It’s been just over twelve months since I started my Peer2Peer (P2P) lending experiment with New Zealand-based company, Harmoney, so I thought it would be a good opportunity to do a review of my experience and determine whether my expectations are being met.
I last gave you a progress report back in July when I was deciding whether or not I was going continue with Harmoney as they had changed their fee structure significantly and it appeared as though my user costs may triple. You can read more about that here, but in short, the previous structure meant that you paid 1.25% on interest and principal received. The new fees meant that I would be paying 15% on interest only. This calculated out to be a three-fold increase at first appearance.
The other factors that were weighing on my decision were that all loans are unsecured, and that you can only claw back your funds once a lender has repaid the principal which could be up to 5 years if they chose to go the full term.
In the end, I decided to leave my current investment as-is and keep an eye on whether a combination of defaulted loans (yes, some lenders don’t pay you back your money) and increased fees meant that I would be better off investing elsewhere.
Well, I’m please to say that my Realised Annual Return (RAR) rate doesn’t appear to have diminished at all and that it has remained steady above the 15% mark. This is well above the rate of my fellow lenders with an average return of 13.54% and far better than the average return received by Harmoney’s institutional lenders at 12.11%.
Here’s a current summary of my account.
As you can see, the arrears are currently $107 and this amount doesn’t seem to change much. Most of the arrears are less than 30 days which, apparently, is quite normal as borrowers get their payment schedules sorted and many need a regular nudge from Harmoney to remember to make their monthly payments.
Defaults are tracking at 1.24% of loans or 1.1% of principal which, of course, is higher than I would like (basically these are borrowers who have decided, for what ever reason, not to repay their loan) but these figures are still within the expected average range. Not ideal but in the bigger picture, not a show-stopper.
I use to fund mostly the higher interest rate loans, namely C, D, E and F, but these are typically where most of the defaults have come from. No surprises there.
Now that Harmoney have introduced automated investing on their site, I am able to set up investment criteria filters and the platform will reinvest funds more in keeping with my risk profile. So now I’m a bit more fussy about who gets my money. With my filter set to A, B and C only with certain loans such as holidays, loans to family members, and other reasons that I don’t think are good investments excluded, I hope to see a drop in defaults while my returns remain steady.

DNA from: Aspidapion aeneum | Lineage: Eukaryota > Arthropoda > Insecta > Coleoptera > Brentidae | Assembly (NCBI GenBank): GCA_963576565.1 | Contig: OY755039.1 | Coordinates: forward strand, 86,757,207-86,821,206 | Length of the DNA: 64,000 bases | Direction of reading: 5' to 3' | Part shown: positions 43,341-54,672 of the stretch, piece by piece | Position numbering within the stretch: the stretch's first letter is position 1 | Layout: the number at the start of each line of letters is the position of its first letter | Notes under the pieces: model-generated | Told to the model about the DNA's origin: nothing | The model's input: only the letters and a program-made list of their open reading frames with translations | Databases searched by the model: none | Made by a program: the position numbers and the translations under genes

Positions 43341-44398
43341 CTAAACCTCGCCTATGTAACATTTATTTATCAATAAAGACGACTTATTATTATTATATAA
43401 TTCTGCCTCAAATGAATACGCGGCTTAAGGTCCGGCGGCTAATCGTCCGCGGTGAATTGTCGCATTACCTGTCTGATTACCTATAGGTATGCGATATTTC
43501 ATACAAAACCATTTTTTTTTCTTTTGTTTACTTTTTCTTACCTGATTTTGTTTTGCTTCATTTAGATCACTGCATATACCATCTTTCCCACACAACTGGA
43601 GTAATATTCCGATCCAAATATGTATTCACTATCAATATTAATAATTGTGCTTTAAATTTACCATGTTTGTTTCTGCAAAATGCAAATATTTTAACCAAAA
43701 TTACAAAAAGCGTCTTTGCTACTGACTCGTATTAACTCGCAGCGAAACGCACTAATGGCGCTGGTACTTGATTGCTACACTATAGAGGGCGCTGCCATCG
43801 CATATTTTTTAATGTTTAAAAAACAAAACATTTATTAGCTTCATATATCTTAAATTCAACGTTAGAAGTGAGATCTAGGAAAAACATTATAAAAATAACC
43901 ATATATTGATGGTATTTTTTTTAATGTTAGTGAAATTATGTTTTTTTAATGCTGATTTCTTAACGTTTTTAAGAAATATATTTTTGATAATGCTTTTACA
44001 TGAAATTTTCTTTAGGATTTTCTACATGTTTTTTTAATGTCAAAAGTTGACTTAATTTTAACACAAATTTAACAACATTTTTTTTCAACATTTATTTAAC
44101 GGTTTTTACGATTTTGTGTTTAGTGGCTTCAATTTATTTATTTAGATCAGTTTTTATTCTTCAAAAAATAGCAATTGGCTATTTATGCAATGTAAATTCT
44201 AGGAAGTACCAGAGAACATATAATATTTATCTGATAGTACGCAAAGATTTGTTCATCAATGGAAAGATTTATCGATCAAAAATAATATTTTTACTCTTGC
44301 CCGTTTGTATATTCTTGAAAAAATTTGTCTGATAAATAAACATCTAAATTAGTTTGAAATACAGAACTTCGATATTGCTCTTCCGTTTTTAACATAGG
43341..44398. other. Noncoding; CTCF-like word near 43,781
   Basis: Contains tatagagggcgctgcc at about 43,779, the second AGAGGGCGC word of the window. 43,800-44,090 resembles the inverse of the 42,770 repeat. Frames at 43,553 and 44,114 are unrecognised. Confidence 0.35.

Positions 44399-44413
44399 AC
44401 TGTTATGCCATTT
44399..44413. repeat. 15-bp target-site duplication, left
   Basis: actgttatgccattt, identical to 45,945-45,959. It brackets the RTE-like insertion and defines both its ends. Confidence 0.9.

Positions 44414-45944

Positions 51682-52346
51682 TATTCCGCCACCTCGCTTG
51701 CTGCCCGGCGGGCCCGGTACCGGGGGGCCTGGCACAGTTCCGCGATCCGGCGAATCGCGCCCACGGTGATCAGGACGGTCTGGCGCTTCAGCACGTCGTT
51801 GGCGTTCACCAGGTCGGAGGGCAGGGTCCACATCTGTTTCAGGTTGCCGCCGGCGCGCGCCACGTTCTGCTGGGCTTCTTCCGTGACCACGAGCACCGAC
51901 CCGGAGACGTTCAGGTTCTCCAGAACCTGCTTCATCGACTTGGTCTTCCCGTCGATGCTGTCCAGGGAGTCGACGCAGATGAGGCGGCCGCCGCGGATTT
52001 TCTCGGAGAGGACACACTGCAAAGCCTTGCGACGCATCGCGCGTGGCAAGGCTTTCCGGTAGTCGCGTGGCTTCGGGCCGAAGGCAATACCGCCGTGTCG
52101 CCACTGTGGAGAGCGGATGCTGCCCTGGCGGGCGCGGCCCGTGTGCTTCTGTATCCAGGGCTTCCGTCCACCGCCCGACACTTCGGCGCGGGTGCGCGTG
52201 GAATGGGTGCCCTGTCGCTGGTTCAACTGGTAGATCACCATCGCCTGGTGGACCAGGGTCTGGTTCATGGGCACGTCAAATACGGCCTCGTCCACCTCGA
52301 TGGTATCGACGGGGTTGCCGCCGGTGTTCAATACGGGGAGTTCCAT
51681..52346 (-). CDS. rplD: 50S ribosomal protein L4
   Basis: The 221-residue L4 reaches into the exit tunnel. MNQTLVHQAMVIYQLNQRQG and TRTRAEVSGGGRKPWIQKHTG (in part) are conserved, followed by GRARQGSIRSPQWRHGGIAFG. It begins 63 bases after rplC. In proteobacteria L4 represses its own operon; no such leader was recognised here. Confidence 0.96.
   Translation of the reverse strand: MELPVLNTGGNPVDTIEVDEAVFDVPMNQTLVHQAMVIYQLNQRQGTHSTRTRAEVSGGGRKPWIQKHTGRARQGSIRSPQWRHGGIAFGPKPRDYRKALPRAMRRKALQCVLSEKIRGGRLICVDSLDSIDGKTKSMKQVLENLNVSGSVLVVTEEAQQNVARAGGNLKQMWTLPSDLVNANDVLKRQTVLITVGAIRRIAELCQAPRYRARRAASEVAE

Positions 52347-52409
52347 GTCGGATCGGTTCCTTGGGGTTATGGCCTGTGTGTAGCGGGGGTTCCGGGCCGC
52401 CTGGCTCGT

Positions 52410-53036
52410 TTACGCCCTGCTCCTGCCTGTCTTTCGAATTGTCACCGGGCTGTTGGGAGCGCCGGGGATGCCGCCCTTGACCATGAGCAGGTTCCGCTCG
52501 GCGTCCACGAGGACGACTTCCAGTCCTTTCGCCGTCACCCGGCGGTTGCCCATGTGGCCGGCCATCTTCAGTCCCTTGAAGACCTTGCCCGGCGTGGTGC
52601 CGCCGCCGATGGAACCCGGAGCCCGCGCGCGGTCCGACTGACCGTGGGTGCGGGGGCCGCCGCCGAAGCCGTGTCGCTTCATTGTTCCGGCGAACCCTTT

I’m sticking with Harmoney for the longer term but won’t be investing any more funds into this platform for the near future. For the same reasons that I explained in my July article, there are just too many what-ifs with this style of investing to be completely comfortable for me.
What will happen when we hit the next economic downturn? Will I suddenly see the defaults skyrocket as budgets become tighter?
What if I wanted the funds for some other purpose? Until the borrower repays the loan, your money is effectively locked away throughout the loan term.
I still see P2P lending as a valid form of investment and the various platforms are always improving their services to make it easier for their customers to use. I used to have to log on several times a day to reinvest funds before the auto-invest feature came along. That’s a huge improvement which means there’s less chance of missing the type of notes I want to lend on, and I only need to check every few days that things are ticking along as they should be.
I will continue to reinvest all principal and interest received, back into other loans. If my 15-plus percent return is maintained long term, this will become a very lucrative source of income in a few years time.
Have you had any experience with Peer2Peer lending? If not, is it something you may consider? And if you have, has it met your expectations as a lender?